In early December, this hiker got a really good look at everything new at the new Schoodic Woods land that’s been added to Acadia National Park, Down East on the Schoodic Peninsula, most especially the hiking trails and bike paths. My wife Fran and I enjoyed a wonderful day in the unseasonably mild weather, tallying 9 1/2 miles on foot on a big loop walk that used trails, bike paths and park roads. I wrote about our adventure in the Maine Sunday Telegram a couple weeks later. You can read all about it here: Expansion at Acadia is reason to celebrate.
Space is limited in the paper, so I wanted to share with you a few more images of the Schoodic hike, as well as a few interesting notes from my research and conversation with a park official that didn’t make cut. Enjoy!
The National Park Service acquired the original 2,366-acre Schoodic property in 1929, including four islands: Little Moose, Pond, Rolling and Schoodic.
The rich species diversity on Schoodic includes 343 vascular and forest plants. Most abundant is the maritime forest of red spruce and balsam fir.
About 1.5 miles into the hike, we turned onto the new bike path network and headed for Buck Cove Mountain. Carey Kish photo.
Common mammals on Schoodic range from moose, deer and coyote to shrews, squirrels and hares.
A total of 96 species of migrating and breeding birds are found at Schoodic.
Around the time of the orginal land donation in the late 20’s, John D. Rockefeller was working with the National Park Service to build the Park Loop Road on Mount Desert Island, but the road could not be completed around Otter Point because of the US Navy radio communication station located there (marked by a monument across from Fabbri Picnic Area). The NPS got the Navy to move the station from Otter Point to Schoodic Point. In exchange for this, the NPS built the fabulous Rockefeller building and a number of other base structures.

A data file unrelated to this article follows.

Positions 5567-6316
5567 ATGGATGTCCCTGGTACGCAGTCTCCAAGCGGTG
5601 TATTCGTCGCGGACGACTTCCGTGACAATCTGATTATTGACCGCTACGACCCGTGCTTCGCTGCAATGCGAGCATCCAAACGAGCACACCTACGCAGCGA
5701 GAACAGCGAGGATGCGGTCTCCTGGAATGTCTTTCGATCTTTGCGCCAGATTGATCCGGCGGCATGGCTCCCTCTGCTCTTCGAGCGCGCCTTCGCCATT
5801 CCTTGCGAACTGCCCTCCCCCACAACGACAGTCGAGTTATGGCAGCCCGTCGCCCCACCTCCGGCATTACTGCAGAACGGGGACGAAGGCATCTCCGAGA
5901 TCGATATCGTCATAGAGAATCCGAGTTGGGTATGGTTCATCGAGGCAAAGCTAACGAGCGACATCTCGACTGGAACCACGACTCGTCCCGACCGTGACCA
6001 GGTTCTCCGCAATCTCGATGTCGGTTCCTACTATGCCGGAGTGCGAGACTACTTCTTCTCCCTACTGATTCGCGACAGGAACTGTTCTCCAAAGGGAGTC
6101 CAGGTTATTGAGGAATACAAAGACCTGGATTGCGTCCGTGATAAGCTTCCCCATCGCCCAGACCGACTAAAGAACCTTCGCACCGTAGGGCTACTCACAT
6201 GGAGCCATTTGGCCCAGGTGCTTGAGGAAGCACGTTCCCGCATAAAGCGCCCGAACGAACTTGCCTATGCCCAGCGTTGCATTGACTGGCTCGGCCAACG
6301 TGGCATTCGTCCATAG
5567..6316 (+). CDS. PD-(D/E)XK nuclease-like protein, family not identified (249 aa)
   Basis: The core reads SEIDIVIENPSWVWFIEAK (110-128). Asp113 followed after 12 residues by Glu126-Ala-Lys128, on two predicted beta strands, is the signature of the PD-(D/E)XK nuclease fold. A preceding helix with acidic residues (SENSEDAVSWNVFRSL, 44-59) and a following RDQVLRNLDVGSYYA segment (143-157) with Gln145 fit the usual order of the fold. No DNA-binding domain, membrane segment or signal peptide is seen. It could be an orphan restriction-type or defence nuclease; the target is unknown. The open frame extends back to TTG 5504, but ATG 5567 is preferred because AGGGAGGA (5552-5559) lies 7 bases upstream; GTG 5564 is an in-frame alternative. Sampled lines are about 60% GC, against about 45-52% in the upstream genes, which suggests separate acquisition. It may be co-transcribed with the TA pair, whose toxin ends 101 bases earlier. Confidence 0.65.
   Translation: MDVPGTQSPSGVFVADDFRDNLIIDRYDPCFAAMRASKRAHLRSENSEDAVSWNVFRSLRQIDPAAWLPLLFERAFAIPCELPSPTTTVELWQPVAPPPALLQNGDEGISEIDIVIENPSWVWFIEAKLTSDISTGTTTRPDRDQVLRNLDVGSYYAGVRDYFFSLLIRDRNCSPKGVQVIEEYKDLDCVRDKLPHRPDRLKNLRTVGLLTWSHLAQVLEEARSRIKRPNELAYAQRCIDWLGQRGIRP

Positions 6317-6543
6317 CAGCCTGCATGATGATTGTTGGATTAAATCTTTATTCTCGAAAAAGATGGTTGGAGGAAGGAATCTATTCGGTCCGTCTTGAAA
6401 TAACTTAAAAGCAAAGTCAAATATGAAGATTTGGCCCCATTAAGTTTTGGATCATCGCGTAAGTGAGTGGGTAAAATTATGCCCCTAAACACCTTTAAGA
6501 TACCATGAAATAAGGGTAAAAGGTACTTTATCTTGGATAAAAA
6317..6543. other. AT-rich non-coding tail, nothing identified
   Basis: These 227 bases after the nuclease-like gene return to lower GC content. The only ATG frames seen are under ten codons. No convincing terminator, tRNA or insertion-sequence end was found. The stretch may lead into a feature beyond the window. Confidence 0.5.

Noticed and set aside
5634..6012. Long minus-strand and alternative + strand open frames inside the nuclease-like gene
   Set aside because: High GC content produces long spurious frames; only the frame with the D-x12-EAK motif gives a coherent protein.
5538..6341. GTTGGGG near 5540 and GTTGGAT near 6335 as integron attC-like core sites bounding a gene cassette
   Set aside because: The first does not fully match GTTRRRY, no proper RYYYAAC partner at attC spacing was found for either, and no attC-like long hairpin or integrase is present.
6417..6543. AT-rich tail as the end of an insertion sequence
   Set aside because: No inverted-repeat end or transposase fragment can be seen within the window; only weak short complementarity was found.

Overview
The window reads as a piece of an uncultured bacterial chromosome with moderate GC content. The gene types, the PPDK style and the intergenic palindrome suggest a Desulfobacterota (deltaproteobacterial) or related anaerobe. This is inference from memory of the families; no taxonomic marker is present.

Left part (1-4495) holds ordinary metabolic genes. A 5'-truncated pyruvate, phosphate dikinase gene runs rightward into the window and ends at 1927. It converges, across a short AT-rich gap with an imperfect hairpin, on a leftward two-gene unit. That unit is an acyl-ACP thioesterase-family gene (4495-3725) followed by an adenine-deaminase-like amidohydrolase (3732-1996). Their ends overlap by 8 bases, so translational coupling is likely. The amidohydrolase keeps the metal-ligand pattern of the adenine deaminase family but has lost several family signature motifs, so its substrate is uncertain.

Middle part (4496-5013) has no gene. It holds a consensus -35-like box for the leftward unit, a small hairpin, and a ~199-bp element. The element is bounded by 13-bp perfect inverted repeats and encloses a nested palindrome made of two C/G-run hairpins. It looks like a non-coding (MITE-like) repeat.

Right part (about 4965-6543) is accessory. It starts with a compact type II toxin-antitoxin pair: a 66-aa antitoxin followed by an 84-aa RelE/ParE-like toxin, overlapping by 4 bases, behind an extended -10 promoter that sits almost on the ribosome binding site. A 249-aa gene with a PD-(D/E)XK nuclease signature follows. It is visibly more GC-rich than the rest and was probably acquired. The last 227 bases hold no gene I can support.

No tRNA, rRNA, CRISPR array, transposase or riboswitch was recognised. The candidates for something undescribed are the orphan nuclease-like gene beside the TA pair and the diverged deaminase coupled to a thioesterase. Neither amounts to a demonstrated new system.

The infrastructure of the new Schoodic Woods section of the park was entirely built and donated to Acadia National Park by a private family concern under the name of Schoodic Woods LLC. Schoodic Woods LLC donated the conservation easement on the land to the park, then transferred the land to the National Parks Foundation. The next step is for the NPF to deed Schoodic Woods to ANP.
When I queried John Kelly, management assistant with Acadia National Park, about the potential for groomed cross-country skiing, he replied, “I don’t know yet. The public has certainly asked for it.” Keep your fingers crossed.
The new hiking trails and bike paths at Schoodic Woods enable adventurous visitors to walk the length of the Schoodic Peninsula from Blueberry Hill to Route 186.